What to Look For in Your First Credit Card

Jeanine Skowronski

By Jeanine Skowronski
Posted on Fri Apr 20, 2012

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What to Look For in Your First Credit Card

Getting your first credit card can be tricky. You have to build a solid credit profile to be eligible for most products, but you can’t start to build this profile until you’ve been awarded a line of credit.

The process of getting your first credit card can be even more complicated when you’re young.

Federal regulations prohibit card companies from issuing credit to anyone under 21 unless the applicant has a stable source of income or a willing co-signer.

But having limited options doesn’t mean you should apply for any product you think you’ll be granted. Instead, here are a few characteristics to look for in your first credit card.

Low-to-no rewards program, a low credit limit

First-time credit cardholders shouldn’t be overly concerned with scoring some nice rewards.

“You don’t want a card with too many bells, whistles and features that you don’t understand,” says Bruce McClary, Director of Media Relations for ClearPoint Credit Counseling Solution. Instead, your focus should be on building a solid payment history that will help you score lower rates on all types of loans later on.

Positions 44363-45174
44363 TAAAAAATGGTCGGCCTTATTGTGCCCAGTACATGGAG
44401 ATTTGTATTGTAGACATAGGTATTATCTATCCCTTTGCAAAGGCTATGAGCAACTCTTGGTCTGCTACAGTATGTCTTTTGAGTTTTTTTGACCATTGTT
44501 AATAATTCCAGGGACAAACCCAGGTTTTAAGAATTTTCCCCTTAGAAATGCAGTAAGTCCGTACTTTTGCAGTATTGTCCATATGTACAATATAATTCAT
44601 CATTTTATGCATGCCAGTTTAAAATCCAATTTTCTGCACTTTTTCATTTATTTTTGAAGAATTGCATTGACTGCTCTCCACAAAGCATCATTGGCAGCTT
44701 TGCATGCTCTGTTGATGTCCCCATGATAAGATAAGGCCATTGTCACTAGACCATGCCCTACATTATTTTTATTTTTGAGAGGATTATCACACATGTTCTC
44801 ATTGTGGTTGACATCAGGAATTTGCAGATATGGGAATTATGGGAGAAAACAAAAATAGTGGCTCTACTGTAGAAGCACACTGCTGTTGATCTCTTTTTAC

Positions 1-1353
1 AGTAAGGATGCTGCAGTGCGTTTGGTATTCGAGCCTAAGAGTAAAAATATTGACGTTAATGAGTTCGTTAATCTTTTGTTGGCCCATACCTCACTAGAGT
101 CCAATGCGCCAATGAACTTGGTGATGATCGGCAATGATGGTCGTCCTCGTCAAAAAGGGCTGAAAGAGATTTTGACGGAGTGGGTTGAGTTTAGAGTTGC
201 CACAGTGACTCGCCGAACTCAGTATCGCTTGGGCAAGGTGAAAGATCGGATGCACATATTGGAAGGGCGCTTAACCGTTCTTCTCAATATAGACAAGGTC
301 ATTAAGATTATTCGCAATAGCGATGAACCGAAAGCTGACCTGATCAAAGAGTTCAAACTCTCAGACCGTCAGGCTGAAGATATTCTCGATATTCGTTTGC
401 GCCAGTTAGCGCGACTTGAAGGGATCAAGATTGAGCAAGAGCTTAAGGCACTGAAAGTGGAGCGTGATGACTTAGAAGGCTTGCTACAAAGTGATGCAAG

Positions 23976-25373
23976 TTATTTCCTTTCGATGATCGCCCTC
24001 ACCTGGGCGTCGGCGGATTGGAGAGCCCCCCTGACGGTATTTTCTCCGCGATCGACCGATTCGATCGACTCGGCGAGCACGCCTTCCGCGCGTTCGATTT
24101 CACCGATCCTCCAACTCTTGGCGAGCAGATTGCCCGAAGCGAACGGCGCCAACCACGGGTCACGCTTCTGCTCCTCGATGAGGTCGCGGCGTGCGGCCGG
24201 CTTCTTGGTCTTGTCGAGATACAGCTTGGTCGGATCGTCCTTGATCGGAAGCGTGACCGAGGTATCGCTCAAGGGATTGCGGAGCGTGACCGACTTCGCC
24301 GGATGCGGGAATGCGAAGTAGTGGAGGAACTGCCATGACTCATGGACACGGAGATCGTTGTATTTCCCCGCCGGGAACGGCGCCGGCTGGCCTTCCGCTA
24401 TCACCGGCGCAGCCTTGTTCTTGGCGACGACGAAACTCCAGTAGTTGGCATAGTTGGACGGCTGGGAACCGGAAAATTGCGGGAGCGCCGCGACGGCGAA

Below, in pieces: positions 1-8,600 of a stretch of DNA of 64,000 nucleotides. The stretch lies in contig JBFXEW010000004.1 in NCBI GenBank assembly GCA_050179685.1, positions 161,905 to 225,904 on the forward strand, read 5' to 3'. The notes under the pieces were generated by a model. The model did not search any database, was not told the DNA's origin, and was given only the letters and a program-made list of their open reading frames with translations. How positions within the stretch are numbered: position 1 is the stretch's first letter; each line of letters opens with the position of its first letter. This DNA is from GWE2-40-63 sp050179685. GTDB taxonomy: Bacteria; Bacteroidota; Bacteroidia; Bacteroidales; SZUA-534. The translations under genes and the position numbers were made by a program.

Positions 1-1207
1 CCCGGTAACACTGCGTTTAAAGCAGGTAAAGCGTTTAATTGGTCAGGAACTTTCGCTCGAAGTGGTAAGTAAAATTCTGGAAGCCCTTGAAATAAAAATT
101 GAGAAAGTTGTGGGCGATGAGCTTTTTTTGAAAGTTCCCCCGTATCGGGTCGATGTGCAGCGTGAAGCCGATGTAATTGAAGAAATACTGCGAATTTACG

Opting for a no-frills card with a low credit limit will help ensure you stay on track. It’s also one of the reasons that secured cards, which minimize the risk of default by requiring applicants make a down payment upfront that matches the card’s line of credit, remain a popular option for first-time cardholders. These types of cards generally keep a card’s credit limit between a few hundred to a thousand dollars.

Reasonable interest rates, low annual fees

“You have to come to grips with the fact that you’re not going to get the best deal,” McClary says, but that doesn’t mean you should sign up for a predatory credit card. Instead, look for a card that carries a reasonable annual percentage rate (APR).

According to Laura Creamer, a financial education specialist with CredAbility, a nonprofit credit counseling organization, credit card APRs start around as low as 8%, but can run 25% or higher.

“Once you get into the twos, you’re looking at a high interest rate,” Creamer says.

Annual fees should also be a point of contention since these costs are so varied and you don’t want to lock yourself into a product you can’t afford. Most secured cards tend to carry annual fees between $25 and $60. Rewards cards may have fees of $100 or more, but there are many products on the market that skip over the annual fee entirely.

Taking the upgrade route

Since you’re not likely to qualify for a company’s best terms and conditions, you should check to see if the issuer will allow you to upgrade to a better product with lower interest rates or fees once you’ve demonstrated a solid payment history. Most issuers allow you to upgrade, or to at least request an upgrade, after 12 months of card activity, McClary says.

He also points out it’s a good idea to take a look at the other products an issuer has in its catalog. This will ensure the product you upgrade to has terms and conditions favorable to the next stage of your credit journey.

 

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